An appreciation of nature, safety and security are among the reasons people say this country is so happy.
For the sixth year in a row, Finland has been named the happiest country in the world.
It was found to have the happiest population in a global poll for the latest World Happiness Report from the United Nations.
Finland placed well above other countries in the top 10 including Denmark, Iceland, Switzerland and the Netherlands.
An appreciation of the natural world, safety, security and trust are among some of the reasons people believe Finns are so content.
So how can visitors experience a piece of that happiness for themselves?
It’s easy to get out in nature in Finland
Around 75 per cent of Finland is covered by forest, meaning nature plays a big part in the lifestyle of its people.
The country has 40 national parks and from the centre of Helsinki, you can be in one in less than 30 minutes. Forests come in all shapes and sizes too, from lush woodlands in the south to Arctic landscapes in the north.
The legal concept of the ‘Everyman’s Right’ also means everyone, even visitors, has the right to enjoy the Finnish countryside regardless of land ownership.
When it warms up in the summer, the weather is perfect for camping and biking. Finland has a wide network of well-maintained roads perfect for taking a cycle tour. It is also sparsely populated meaning little traffic to contend with.
Hire a bike at one of many rental shops along popular routes and look out for services authorised by Parks and Wildlife Finland partners to find companies committed to the principles of sustainable tourism.
In winter, you can go skiing to enjoy the snowy landscapes. Finland is a mostly flat country but there are almost 100 resorts to visit, mostly in Lapland. Levi is one of the most popular choices, known for its ski slopes and the chance to see the Northern Lights.
Research has shown that spending at least two hours a week in nature is linked to good health and wellbeing. Just 15 minutes among the trees can also start to reduce feelings of stress.
So if you want to experience some of what makes Finland the happiest country in the world, then take a walk on the wild side in this Nordic nation.
How to destress in one of Finland’s 3 million saunas
Finland’s sauna culture has been added to UNESCO’s list of the intangible cultural heritage of humanity. Sauna is also the only Finnish word to have made its way irreversibly into the English language.
It is a ritual that has been performed for thousands of years and people believe that it boosts happiness and mental wellbeing. Finns refer to the feeling when you get out as ‘post-sauna bliss’.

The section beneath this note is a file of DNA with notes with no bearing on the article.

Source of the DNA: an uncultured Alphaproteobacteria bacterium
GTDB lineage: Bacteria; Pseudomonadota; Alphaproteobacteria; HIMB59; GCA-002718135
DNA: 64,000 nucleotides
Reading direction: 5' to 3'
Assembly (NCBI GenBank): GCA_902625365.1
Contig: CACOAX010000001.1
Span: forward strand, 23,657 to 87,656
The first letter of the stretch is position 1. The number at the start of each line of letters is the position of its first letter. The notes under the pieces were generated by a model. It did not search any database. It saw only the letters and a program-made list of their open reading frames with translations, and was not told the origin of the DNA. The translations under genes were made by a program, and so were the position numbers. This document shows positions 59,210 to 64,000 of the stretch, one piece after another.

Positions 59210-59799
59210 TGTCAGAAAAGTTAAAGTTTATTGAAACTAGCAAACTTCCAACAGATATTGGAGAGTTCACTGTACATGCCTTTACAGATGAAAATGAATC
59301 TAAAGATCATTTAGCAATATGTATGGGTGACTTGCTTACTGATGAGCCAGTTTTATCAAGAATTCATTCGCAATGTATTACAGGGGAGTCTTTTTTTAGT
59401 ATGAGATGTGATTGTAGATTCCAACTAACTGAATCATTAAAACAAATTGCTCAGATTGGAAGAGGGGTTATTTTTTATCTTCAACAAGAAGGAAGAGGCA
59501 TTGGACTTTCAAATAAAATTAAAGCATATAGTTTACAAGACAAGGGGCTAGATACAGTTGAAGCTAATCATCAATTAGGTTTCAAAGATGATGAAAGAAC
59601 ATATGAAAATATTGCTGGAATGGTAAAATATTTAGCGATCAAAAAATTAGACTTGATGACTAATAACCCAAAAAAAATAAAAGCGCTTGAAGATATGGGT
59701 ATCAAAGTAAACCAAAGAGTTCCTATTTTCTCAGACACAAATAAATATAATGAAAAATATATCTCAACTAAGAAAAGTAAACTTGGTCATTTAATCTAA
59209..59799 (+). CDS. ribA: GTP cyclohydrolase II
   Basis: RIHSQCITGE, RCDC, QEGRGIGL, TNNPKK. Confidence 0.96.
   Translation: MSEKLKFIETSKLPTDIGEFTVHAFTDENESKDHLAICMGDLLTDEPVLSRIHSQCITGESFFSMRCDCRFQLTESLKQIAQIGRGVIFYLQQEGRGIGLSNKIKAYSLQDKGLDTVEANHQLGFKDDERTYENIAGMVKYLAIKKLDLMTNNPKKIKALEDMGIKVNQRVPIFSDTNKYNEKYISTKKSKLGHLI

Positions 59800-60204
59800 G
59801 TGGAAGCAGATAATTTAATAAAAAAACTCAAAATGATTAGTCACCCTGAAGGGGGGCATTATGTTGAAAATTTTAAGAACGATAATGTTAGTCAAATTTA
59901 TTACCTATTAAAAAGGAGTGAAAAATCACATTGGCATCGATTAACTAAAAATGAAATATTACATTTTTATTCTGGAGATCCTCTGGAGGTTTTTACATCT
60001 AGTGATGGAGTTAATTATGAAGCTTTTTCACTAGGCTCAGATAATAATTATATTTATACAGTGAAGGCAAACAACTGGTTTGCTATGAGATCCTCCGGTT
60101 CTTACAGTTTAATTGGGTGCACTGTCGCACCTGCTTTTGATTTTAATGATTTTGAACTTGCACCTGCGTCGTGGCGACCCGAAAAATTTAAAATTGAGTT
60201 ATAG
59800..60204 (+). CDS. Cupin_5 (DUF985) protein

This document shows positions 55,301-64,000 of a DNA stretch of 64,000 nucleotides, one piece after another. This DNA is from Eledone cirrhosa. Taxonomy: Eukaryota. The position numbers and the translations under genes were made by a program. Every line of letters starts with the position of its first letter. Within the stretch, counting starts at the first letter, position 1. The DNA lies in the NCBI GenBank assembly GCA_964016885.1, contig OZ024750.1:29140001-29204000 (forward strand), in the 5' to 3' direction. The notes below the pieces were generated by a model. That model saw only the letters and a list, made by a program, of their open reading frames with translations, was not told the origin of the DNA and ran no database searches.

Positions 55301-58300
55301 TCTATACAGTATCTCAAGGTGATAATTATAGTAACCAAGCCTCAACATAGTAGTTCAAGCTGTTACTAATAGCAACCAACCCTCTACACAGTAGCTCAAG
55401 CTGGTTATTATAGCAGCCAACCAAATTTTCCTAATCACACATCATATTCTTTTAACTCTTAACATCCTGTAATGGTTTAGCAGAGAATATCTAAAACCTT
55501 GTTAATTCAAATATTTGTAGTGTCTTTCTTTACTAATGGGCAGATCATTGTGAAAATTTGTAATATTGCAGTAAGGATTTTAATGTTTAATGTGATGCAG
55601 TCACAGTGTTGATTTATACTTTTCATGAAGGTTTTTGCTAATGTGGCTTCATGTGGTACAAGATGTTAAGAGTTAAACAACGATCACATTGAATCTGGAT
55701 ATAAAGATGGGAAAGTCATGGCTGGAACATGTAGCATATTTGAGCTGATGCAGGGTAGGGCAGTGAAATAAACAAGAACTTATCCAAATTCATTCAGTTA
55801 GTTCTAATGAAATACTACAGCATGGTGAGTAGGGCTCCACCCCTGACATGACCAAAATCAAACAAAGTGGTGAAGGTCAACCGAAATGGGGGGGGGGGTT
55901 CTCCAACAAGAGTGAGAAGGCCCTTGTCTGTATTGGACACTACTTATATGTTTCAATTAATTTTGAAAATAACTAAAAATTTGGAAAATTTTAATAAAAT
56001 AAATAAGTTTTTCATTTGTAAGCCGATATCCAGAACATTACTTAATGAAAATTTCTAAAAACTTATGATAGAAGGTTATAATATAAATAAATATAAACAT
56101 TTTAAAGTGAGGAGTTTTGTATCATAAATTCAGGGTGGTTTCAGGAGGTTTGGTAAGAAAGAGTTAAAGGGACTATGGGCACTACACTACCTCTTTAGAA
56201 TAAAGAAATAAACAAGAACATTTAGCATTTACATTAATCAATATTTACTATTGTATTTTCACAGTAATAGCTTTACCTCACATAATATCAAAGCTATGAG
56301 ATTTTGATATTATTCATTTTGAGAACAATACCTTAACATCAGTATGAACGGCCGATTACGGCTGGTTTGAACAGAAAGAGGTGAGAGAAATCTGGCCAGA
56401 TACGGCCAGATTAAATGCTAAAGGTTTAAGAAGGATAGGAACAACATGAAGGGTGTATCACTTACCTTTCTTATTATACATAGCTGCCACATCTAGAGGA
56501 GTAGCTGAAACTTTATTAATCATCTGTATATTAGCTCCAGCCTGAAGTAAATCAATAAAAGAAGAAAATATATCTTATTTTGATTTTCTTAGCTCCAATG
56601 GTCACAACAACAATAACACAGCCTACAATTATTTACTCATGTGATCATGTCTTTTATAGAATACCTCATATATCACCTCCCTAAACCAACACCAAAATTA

There are roughly 3 million saunas in the country so it's hard to miss this essential part of Finnish culture. While many people have their own sauna, there is a wide selection of public options in Helsinki ranging from traditional to more modern experiences.
They also vary in price, starting at around €10 if you don’t mind steaming it up with others, to a couple of hundred euros for a private sauna booking.
If online guides about etiquette have worried about going naked, there isn't really a wrong or right way to experience this part of Finnish culture so relax and enjoy yourself however you feel comfortable.
Is Finland safe for tourists?
Some of the reasons that Finland constantly tops the list of the world’s happiest countries are its low levels of crime and good public services.
These are also reassuring facts for anyone looking to travel to the country. Nothing says holiday stress more than having your wallet stolen in a foreign country.
You’re also very unlikely to get caught up in a major natural disaster as tornados, typhoons and earthquakes are pretty much non-existent. That doesn’t mean you shouldn’t take out travel insurance but it is one less thing to worry about when travelling to Finland.
When is the best time of year to see the Northern Lights in Finland?
Coming away from a week abroad with a significant memory to look back on is always a morale booster. What better way to do that than witnessing the magic of the Aurora Borealis?
Otherwise known as the Northern Lights, this natural spectacle is visible for roughly 200 nights a year in Finnish Lapland. You’ll have the best chance to see it between September and March where the lights shine bright every other clear night.
If you want to take the guesswork out of the experience, you can sign up for the Finnish Meteorological Institute’s free email alerts. You’ll be sent hourly alerts when the magnetic conditions in Finland’s skies mean auroral displays are likely.
Whether it's the first time or the hundredth, Finns say the novelty never wears off.